M&M’s: The Theory of Evolution
Whenever I get a package of M&Ms, I make it my duty to continue the strength and robustness of the candy as a species.
To this end, I hold Mega American Gladiator Style M&M duels.
Taking two candies between my thumb and forefinger,I apply pressure, squeezing them together until one of them cracks and splinters. That is the “loser,” and I eat the inferior one immediately. The winner gets to go another round.
I have found that, in general, the brown and red M&Ms are tougher, and the newer blue ones are genetically inferior. I have hypothesized that the blue M&Ms as a race cannot survive long in the intense theatre of competition that is the modern candy and snack-food fighting world (you know like in Tekken 6…the video game)
Occasionally I will get a mutation, a candy that is misshapen, or pointier, or flatter than the rest. Almost invariably this proves to be a weakness, but on very rare occasions it gives the candy extra strength. In this way, the species continues to adapt to its environment. (This unfortunately only works for candies….retarded humans..not so much)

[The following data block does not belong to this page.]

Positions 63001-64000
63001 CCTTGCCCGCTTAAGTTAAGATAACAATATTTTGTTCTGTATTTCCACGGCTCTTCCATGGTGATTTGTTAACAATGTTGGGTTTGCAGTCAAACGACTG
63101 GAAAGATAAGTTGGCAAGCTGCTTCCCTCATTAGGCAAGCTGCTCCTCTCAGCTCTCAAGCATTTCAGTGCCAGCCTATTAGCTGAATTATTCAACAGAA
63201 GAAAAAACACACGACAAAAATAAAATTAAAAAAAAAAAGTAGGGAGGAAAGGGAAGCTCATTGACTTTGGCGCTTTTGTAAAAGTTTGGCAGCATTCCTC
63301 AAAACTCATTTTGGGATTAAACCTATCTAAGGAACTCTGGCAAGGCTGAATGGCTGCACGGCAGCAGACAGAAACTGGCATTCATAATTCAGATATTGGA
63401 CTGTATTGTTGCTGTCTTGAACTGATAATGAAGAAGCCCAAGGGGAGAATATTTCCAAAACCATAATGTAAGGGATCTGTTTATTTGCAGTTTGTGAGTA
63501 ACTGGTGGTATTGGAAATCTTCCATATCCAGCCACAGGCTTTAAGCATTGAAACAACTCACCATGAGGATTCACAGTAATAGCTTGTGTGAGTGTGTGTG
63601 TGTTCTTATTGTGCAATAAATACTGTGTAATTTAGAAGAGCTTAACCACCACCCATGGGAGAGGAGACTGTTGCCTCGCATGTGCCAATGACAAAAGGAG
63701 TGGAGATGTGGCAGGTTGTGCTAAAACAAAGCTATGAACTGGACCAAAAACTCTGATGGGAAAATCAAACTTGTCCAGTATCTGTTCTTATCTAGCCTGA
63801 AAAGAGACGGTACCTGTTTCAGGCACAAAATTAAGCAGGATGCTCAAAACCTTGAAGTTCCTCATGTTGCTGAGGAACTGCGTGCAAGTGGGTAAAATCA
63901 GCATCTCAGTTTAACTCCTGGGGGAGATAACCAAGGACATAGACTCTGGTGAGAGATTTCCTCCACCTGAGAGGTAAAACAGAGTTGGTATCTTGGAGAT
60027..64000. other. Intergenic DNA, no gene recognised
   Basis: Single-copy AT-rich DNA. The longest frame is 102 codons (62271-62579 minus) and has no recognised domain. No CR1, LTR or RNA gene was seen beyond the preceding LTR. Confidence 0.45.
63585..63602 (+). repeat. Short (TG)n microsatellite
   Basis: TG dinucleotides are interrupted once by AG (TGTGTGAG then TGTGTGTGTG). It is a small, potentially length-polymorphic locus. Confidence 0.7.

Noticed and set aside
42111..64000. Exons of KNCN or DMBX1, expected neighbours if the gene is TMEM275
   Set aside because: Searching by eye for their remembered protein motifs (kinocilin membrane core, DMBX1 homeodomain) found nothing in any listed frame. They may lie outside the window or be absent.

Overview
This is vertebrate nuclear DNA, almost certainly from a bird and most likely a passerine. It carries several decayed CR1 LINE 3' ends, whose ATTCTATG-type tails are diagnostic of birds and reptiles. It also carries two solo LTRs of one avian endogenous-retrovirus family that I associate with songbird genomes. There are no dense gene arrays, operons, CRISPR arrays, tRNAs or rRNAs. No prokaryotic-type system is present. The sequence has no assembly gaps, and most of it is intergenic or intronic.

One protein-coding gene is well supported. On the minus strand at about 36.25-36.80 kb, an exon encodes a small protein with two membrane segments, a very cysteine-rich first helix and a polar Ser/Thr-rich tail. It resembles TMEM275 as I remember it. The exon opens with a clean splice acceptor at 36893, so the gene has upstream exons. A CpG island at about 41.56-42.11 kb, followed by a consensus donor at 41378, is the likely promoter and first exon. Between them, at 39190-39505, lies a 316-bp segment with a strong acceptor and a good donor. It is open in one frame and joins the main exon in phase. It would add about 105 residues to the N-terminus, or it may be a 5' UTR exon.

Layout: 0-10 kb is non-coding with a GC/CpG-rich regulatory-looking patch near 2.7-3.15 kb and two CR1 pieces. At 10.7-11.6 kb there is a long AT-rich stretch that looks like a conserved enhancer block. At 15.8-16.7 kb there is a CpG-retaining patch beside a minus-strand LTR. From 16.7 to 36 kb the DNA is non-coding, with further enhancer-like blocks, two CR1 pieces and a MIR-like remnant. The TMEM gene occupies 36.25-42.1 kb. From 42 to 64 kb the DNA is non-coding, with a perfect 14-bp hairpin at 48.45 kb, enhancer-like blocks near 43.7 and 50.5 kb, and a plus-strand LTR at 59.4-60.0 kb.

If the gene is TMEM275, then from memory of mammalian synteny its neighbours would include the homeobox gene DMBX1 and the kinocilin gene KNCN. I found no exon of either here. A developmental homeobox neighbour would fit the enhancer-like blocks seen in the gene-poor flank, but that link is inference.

When I reach the end of the pack, I am left with one M&M, the strongest of the herd. Since it would make no sense to eat this one as well, I pack it neatly in an envelope and send it to: M&M Mars, A Division of Mars, Inc. Hackettstown, NJ 17840-1503 U.S.A., along with a 3×5 card reading, “Use this one for breeding purposes.” 8)